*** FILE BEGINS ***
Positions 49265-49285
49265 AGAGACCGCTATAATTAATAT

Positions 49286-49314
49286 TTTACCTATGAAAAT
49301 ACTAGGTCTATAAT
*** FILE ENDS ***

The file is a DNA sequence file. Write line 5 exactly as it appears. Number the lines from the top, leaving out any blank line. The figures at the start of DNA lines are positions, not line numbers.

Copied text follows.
49301 ACTAGGTCTATAAT